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The General Assembly today voted to pass an Overture (Act) based on the ‘mixed economy’ decision of last year, which affirmed the traditional Christian understanding on marriage and sexuality but proposed allowing individual congregations to call a gay minister if they wish.
The legislation now passes to presbyteries who will be asked to make a decision by the end of the year. If a majority of presbyteries accept, it will be debated again at next year’s General Assembly.
The Assembly voted by 369 to 189 to accept the Overture, defeating a counter-motion from the Rev Jeremy Middleton which would have thrown it out.
Mr Middleton described the Overture as ‘risky, ‘ragged’ and ‘wrong’. “The clear acknowledged teaching of the scriptures which is the doctrine of the church is as I set out (in my counter-motion).
“We do not dialogue with God. We listen to Him, to what he says, and then we do it.”
But the Rev Alan Hamilton, the Convener of Legal Questions, which presented the overture, argued that it was the best way to meet the spirit of last year’s decision: “I simply say this overture offers new ways for new challenges in new times.”
He also said: “If we don’t recognise each others’ hurt and respond with grace and mercy, no law can impose peace or manufacture unity.”
The overture also escaped unscathed from three earlier amendments.
The Very Rev Dr Finlay Macdonald proposed removing the requirement for a Kirk Session to meet twice, saying he felt it was discriminatory. However, the amendment was voted down after Mr Hamilton argued that the two-stage process would allow Sessions to consult and get soundings from the whole congregation and community.
Also defeated were amendments by the Rev Dr Paul Middleton, who argued that a Kirk Session could take a decision on whether it would be open to a minister in a same-sex relationship outside of a vacancy; and the Rev Catherine Buchan, who moved that Sessions only be asked the question if a minister in a civil partnership applied for the vacancy.
In the morning, the Assembly considered a report from the Church’s new Theological Forum, which had attempted to give some context to the ‘mixed economy’ idea and pointed out that the church already had a mixed economy in other areas, including infant baptism and re-marriage after divorce.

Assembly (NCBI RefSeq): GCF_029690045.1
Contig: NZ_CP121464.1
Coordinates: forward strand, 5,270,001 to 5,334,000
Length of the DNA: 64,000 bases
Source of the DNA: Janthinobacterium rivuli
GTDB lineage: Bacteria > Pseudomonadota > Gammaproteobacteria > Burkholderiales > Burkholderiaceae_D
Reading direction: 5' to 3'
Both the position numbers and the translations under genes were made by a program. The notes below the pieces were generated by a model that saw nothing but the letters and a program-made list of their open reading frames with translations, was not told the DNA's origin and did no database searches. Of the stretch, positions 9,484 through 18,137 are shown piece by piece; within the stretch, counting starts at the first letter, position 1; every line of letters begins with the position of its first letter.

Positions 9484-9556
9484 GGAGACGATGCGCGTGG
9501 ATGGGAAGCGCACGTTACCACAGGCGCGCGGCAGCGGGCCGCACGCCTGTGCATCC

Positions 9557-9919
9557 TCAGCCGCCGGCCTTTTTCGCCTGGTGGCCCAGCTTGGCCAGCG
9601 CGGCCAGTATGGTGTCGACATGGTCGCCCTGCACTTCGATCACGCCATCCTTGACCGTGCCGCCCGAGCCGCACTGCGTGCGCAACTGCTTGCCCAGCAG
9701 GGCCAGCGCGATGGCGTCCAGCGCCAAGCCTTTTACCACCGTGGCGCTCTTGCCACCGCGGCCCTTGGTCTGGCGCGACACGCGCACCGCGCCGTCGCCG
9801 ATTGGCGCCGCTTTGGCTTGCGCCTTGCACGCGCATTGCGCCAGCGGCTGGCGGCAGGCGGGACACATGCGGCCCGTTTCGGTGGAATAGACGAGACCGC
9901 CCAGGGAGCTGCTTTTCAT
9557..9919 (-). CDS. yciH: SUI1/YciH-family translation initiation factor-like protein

The Forum convener, the Very Rev Prof Iain Torrance, said in his speech: “The kind of mixed economy of constrained difference voted for at the last Assembly… is understandable within our practices of Bible reading and may be located within our tradition.”
A sometimes emotional session included contributions from the Rev Dr Hector Morrison, who said he mourned the loss of much of his former congregation at Stornoway High Church, who left to join the Free Church earlier this week; and the Rev Lynn Brady, a minister, who said: “I want to tell you about the love of God, and the only way I can share that love of God is if I can be myself.”
Prof Torrance also had strong comments about the sexism row of earlier in the week, in which two former Moderators, the Very Rev David Lacy and the Very Rev Lorna Hood, had spoken about Mrs Hood’s treatment in the Presbytery of Lochcarron and Skye. Prof Torrance said that he felt such ‘name-calling’ was ‘unhelpful’.
Earlier, the Social Care Convener, Dr Sally Bonnar, outlined plans to re-engage the Church with the work of CrossReach.
“If CrossReach is to support the mission of the church as laid out in our remit, then it seems evident that in order to do this, the church needs to know about and own what we do in its name. In the course of our strategic review it has become apparent that the work of CrossReach is less well-known within the church that many of us would wish. Indeed it has been said to us that CrossReach is ‘the Church of Scotland’s best kept secret’. This clearly cannot be helping drive the mission of the church.”
The proposals include appealing for prayer, and better communication with churches to inform that; developing ‘CrossReach Local’ services under which local churches deliver social care services under the CrossReach banner, accessing the national organisation’s expertise in issues such as management, supervision of staff and accreditation; and greater church involvement with national CrossReach services.
A section was added congratulating CrossReach staff on awards they had won.
Dr Bonnar admitted that the committee was not happy with the situation that it cannot pay its staff the living wage, and said it was in discussion with its funders to try to improve pay. An update is due to be delivered to next year’s General Assembly on progress.